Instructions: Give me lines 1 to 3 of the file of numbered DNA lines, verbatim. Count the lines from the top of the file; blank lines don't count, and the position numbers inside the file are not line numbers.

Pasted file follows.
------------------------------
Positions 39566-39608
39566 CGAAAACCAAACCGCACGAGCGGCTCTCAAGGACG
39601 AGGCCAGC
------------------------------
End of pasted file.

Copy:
Positions 39566-39608
39566 CGAAAACCAAACCGCACGAGCGGCTCTCAAGGACG
39601 AGGCCAGC